Expectations Are High for New School of Natural Resources
Wildlife and Fisheries Science senior Ashlyn Smith says she senses greater learning opportunities for herself and other students because of her program’s elevation to the new UT School of Natural Resources (naturalresources.tennessee.edu).
“Having a natural resources school shows this is what we are,” Smith says. “That we are a school that includes forestry and natural, native wildlife, but also it brings more visibility for AgResearch and Extension. That new visibility and new potential for incoming faculty and staff and diverse research just means more learning opportunities for me as a student.”
Smith is one of more than 360 undergraduate and graduate students enrolled in programs in the School of Natural Resources, which formally launched on January 1, 2023. The Department of Forestry, Wildlife and Fisheries achieved school status toward the end of 2022 when the UT Board of Trustees and the Tennessee Higher Education Commission approved the change, making it the first school in the Herbert College of Agriculture and UTIA.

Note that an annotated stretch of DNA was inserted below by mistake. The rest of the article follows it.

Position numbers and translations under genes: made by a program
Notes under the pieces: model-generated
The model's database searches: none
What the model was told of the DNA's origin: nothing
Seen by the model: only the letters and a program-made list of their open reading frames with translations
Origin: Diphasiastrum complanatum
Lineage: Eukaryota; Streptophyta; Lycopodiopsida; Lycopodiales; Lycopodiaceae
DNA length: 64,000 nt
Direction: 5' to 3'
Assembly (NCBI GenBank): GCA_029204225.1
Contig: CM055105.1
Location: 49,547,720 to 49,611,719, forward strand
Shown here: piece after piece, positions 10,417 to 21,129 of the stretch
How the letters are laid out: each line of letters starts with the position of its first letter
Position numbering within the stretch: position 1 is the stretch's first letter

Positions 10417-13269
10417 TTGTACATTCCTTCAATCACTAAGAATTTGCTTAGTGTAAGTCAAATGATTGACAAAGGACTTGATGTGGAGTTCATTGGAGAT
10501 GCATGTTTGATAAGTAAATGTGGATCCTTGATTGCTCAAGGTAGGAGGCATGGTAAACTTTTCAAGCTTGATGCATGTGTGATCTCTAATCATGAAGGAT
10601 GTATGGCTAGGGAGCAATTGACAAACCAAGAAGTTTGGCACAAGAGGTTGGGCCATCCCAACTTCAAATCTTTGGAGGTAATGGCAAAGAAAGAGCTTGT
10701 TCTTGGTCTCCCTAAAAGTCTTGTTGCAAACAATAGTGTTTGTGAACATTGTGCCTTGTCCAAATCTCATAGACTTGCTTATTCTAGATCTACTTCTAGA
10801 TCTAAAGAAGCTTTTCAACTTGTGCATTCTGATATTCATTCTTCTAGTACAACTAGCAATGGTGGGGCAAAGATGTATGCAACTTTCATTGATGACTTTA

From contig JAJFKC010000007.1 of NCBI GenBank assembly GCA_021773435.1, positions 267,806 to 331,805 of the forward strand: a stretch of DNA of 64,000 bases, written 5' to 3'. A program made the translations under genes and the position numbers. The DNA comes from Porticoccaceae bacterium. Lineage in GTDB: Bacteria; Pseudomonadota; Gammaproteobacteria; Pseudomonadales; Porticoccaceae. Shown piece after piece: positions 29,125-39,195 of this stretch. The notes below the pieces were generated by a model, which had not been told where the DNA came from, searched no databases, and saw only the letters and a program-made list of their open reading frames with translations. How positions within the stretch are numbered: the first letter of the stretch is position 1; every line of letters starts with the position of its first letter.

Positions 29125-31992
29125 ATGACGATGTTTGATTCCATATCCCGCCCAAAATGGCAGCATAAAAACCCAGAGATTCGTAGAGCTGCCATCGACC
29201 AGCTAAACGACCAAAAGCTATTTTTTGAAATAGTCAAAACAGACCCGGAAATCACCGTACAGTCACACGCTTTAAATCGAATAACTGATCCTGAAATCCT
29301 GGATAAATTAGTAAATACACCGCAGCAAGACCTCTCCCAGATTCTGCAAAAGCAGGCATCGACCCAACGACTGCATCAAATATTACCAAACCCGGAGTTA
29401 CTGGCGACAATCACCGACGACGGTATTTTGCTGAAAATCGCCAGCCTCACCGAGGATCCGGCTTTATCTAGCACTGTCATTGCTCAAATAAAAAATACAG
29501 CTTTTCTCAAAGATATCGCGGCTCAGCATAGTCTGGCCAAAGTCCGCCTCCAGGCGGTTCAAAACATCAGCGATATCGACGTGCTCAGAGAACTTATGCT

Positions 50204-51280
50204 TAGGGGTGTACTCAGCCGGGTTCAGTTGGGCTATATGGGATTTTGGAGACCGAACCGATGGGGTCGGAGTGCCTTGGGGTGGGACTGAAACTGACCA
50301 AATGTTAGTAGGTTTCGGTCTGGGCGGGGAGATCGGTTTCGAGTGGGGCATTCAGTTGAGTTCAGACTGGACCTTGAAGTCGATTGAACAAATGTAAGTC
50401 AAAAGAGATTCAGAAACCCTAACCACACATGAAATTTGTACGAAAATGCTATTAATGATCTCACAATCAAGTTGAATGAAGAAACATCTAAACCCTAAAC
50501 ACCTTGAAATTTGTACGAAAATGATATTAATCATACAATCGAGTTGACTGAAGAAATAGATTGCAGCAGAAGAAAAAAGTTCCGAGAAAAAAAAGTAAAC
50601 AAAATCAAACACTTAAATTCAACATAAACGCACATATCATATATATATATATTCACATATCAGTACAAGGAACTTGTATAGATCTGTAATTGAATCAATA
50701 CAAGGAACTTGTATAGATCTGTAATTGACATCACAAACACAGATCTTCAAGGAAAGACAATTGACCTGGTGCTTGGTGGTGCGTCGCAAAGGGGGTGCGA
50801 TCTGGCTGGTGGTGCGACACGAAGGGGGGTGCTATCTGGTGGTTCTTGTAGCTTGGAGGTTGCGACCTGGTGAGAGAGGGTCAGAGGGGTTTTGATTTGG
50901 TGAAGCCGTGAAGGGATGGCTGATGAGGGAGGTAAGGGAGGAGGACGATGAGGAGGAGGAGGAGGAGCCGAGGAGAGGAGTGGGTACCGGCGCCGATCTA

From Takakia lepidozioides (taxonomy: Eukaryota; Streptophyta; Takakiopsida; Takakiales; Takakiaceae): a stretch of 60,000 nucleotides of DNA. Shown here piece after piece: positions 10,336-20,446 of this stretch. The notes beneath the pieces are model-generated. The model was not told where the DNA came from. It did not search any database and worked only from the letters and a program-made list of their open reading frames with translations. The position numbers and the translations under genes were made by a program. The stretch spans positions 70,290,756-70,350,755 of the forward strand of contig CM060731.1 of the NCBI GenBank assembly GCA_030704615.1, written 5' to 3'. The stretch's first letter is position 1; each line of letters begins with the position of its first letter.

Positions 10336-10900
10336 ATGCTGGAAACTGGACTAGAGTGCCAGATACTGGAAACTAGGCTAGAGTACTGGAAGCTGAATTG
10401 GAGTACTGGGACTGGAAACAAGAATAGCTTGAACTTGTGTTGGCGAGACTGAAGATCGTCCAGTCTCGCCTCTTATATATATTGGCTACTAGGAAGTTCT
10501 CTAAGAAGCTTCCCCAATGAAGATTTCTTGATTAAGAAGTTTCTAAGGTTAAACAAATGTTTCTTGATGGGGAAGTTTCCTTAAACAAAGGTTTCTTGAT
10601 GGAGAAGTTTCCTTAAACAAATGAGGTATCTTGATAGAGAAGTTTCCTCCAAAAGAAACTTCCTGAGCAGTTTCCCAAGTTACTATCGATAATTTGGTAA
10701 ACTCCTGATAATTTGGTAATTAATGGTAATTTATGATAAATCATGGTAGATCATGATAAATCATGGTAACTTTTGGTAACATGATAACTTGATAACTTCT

The school currently offers bachelor’s and master’s degrees in forestry and wildlife and fisheries, a master’s program in forest business, and a doctoral degree in natural resources. Standard class activities range from felling trees to catching and sampling fish to developing long-term management plans for public and private lands.
Stepping out of the orthodox classroom draws many students to the school’s programs, including wildlife and fisheries 2022 graduate Christopher Fisher. “I was not doing the same thing day in, day out. I still got that science aspect that I love, and I got to be outside.”
Tara Skiba, forestry master’s student and research assistant, has a ready analogy about the unparalleled experiential learning opportunities the school offers to students. “It’s a mix of college education, but also trade school, where you have those hands-on skills you can learn and apply every day.”
The school encompasses academic programs in forestry, wildlife, and fisheries along with the Centers for Renewable Carbon, Native Grasslands, and Wildlife Health. The school is also home to the UT Tree Improvement Program, the Tennessee Champion Tree Program, and others. Its research and Extension projects aim to maintain and enhance the natural resources of Tennessee and beyond, making the new designation of a school a natural progression to many.